A Beginner’s Guide to the Loire Valley and Its Iconic Wines
Located along France’s longest river of the same name, the Loire Valley—aka Centre-Loire—is a picturesque region known for its chateaus, royal abbeys and a rich winemaking history that stretches over 2,000 years.
The region is also famous for popular white wines such as Sauvignon Blanc and Chenin Blanc, rosés like Rosé de Loire and for its diverse selection of Appellation d’Origine Protégée (AOP) wines.
Here’s a look at the region’s geography, history, top grapes and more.
The Geography and Climate of the Loire Valley
Starting at the Atlantic Ocean, the region extends 174 miles east along the Loire River. Running west to east, the Loire is broken up into three major regions: the lower region of Pays Nantais; the middle region of Anjou, Saumur and Touraine; and the upper region of Sancerre and Pouilly-sur-Loire.
Naturally, with such an expansive area, winemakers see major shifts in climate depending on where they are. As a result, a Loire Valley wine’s characteristics vary depending on where it’s produced.
“Geography, soil and climate are the elements that make up the Loire Valley’s terroir and are different from place to place,” says Jean-Christian Bonnin, winemaker and fourth-generation owner of Famille Bonnin Wines.
For instance, Pays Nantais, situated on the Atlantic Ocean, has a maritime climate marked by mild autumns and winters and hot, humid summers. Wines from this region tend to be dry, and fresh with citrus and mineral notes.
Travel east to the middle region the encompasses Anjou, Saumur and Touraine, and you’ll find yourself in a semi-maritime climate, as the area is protected by the hills of Saumur.
“In Saumur, our terroir is influenced by a mild oceanic—never too hot, never too cold climate—aka ‘Douceur Angevine’ with moderate thermal amplitudes,” says Nicolas Emereau, general director of Alliance Loire.
As a result, the rosés and red wines tend to exhibit aromas of red fruits and flowers, while the whites exhibit honeyed floral notes with hints of tropical fruits.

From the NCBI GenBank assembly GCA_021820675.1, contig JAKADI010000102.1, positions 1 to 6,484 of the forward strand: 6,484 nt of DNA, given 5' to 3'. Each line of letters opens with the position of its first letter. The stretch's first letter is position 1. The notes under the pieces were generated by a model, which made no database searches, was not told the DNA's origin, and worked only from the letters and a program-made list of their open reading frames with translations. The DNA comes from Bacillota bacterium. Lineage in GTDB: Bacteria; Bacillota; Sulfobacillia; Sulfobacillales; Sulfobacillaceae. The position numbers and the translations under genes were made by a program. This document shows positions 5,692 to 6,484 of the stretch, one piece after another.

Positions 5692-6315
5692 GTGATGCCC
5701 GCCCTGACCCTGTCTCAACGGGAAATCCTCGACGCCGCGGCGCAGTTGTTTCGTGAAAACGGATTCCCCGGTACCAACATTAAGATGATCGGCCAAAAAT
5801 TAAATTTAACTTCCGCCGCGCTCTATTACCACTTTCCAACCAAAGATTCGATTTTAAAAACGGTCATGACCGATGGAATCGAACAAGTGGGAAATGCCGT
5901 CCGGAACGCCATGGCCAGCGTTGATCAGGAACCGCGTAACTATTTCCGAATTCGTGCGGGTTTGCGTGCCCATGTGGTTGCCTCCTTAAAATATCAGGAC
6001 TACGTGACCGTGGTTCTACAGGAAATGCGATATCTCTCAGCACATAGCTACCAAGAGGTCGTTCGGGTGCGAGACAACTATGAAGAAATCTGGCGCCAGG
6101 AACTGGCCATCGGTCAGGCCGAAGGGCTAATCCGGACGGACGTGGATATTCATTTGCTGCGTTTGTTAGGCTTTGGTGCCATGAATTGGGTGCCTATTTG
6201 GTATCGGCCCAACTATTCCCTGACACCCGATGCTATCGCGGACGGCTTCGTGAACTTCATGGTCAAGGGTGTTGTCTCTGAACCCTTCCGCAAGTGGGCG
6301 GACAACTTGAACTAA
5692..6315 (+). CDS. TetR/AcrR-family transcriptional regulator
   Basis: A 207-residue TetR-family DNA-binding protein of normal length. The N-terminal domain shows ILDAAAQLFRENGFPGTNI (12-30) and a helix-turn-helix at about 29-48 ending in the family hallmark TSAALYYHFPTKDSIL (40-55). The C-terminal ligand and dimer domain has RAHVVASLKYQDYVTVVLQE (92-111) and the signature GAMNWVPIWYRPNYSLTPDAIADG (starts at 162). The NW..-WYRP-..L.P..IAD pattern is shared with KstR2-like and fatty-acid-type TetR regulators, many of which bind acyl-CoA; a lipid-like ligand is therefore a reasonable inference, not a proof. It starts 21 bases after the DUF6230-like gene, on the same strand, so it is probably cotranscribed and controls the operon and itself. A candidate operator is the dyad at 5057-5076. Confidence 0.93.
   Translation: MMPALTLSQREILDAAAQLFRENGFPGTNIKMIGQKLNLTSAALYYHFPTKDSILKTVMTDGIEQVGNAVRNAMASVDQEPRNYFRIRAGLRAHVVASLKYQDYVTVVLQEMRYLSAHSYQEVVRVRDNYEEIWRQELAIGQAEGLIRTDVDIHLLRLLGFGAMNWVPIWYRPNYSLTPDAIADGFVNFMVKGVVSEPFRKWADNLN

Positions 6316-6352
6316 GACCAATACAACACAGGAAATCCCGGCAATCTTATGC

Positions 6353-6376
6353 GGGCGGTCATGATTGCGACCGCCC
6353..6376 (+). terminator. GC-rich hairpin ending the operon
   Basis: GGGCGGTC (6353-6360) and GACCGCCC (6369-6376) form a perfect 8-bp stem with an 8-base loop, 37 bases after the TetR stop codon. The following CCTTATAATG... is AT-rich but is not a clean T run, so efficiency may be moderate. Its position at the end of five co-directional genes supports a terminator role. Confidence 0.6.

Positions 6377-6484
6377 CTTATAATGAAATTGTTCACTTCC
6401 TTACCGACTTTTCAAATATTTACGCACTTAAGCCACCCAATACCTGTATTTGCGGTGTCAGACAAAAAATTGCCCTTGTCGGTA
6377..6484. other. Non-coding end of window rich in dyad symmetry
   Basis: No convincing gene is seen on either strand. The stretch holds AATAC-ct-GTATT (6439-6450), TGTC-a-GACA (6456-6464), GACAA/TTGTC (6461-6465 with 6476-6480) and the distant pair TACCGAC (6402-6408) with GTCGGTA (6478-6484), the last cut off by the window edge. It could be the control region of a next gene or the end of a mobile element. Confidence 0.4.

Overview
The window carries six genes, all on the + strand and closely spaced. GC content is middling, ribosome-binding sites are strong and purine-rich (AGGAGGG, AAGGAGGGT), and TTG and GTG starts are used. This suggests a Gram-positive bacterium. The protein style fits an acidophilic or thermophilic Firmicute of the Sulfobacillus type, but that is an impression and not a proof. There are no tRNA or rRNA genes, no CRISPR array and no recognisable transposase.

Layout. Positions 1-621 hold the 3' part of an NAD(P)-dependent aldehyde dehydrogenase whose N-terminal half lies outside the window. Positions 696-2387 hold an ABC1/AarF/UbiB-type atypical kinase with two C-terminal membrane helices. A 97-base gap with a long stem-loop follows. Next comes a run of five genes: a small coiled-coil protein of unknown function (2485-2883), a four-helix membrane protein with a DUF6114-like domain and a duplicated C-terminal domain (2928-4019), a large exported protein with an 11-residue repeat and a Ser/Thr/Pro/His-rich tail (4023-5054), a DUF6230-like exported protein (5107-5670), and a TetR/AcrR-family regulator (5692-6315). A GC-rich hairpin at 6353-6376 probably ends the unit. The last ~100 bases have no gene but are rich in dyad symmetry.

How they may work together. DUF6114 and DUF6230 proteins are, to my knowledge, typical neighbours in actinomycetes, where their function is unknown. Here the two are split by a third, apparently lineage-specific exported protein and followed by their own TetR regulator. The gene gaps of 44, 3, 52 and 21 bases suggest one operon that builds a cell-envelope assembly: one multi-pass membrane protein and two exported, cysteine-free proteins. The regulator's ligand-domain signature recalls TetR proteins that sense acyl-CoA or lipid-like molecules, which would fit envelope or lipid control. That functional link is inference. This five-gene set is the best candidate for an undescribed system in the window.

The Loire Valley’s Soils
The Loire doesn’t just have a wide range of climates, though.
“Climate is important, but type of soil means everything when it comes to the taste of the wine,” says Xavier Amirault, winemaker and owner of Domaine Amirault in Saint-Nicolas-de-Bourgueil, France. The soil varies from region to region and has a large influence on grape varieties and vine growing practices.
Most soils you’ll find in the region are Kimmeridgian limestone, clay, sand/gravel, schist, flint, granite, gneiss (rock), chalk and tuffeau.
History of the Loire Valley
Winemaking in the Loire dates back 2,000 years to when Romans planted the first vineyards in the Pays Nantais region. Over the years, they expanded to what is now Sancerre and Anjou.
In 582 A.D., Gallo-Roman bishop Grégoire de Tours took note of the vineyards in Sancerre and Touraine and wrote about the Loire’s offerings, helping to grow the wine’s popularity. By the Middle Ages, the vineyards were mostly in the hands of Augustine and Benedictine Catholic monks, who were vital for centuries in the growth of various Loire vineyards after the fall of the Roman empire and through the Renaissance.
From the Middle Ages until the mid-19th century, winemakers exported their barrels and bottles to England via the Loire, Sevre and Maine rivers. Demand further promoted trading and the development of vineyards along both sides of the riverbanks.
The Loire and Phylloxera
In the late 19th century, the phylloxera outbreak in France wiped out all the vineyards in the Loire Valley. The pest appeared in French territory in the 1860s as global travel became more widespread.